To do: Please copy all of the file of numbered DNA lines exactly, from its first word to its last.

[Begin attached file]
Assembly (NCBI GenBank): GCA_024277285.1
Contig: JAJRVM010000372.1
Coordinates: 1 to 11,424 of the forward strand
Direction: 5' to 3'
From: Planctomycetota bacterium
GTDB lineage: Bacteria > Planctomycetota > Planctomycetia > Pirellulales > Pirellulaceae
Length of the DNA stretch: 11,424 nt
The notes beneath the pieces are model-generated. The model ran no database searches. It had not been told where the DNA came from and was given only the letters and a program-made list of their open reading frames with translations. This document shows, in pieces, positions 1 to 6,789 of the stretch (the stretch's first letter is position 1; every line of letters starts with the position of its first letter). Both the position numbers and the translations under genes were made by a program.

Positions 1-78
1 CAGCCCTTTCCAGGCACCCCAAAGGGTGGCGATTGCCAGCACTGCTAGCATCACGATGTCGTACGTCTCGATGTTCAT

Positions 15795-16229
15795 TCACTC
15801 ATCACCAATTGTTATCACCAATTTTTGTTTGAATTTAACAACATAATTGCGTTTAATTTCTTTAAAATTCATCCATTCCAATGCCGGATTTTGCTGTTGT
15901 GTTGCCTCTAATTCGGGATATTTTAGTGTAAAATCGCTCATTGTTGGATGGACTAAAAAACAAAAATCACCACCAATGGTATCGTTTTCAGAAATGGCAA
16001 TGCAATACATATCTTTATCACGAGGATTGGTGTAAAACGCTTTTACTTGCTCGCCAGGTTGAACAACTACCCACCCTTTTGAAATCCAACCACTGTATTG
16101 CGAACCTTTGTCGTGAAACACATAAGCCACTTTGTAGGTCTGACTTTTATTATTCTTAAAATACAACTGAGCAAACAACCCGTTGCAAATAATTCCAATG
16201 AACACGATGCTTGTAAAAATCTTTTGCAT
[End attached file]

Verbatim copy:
Assembly (NCBI GenBank): GCA_024277285.1
Contig: JAJRVM010000372.1
Coordinates: 1 to 11,424 of the forward strand
Direction: 5' to 3'
From: Planctomycetota bacterium
GTDB lineage: Bacteria > Planctomycetota > Planctomycetia > Pirellulales > Pirellulaceae
Length of the DNA stretch: 11,424 nt
The notes beneath the pieces are model-generated. The model ran no database searches. It had not been told where the DNA came from and was given only the letters and a program-made list of their open reading frames with translations. This document shows, in pieces, positions 1 to 6,789 of the stretch (the stretch's first letter is position 1; every line of letters starts with the position of its first letter). Both the position numbers and the translations under genes were made by a program.

Positions 1-78
1 CAGCCCTTTCCAGGCACCCCAAAGGGTGGCGATTGCCAGCACTGCTAGCATCACGATGTCGTACGTCTCGATGTTCAT

Positions 15795-16229
15795 TCACTC
15801 ATCACCAATTGTTATCACCAATTTTTGTTTGAATTTAACAACATAATTGCGTTTAATTTCTTTAAAATTCATCCATTCCAATGCCGGATTTTGCTGTTGT
15901 GTTGCCTCTAATTCGGGATATTTTAGTGTAAAATCGCTCATTGTTGGATGGACTAAAAAACAAAAATCACCACCAATGGTATCGTTTTCAGAAATGGCAA
16001 TGCAATACATATCTTTATCACGAGGATTGGTGTAAAACGCTTTTACTTGCTCGCCAGGTTGAACAACTACCCACCCTTTTGAAATCCAACCACTGTATTG
16101 CGAACCTTTGTCGTGAAACACATAAGCCACTTTGTAGGTCTGACTTTTATTATTCTTAAAATACAACTGAGCAAACAACCCGTTGCAAATAATTCCAATG
16201 AACACGATGCTTGTAAAAATCTTTTGCAT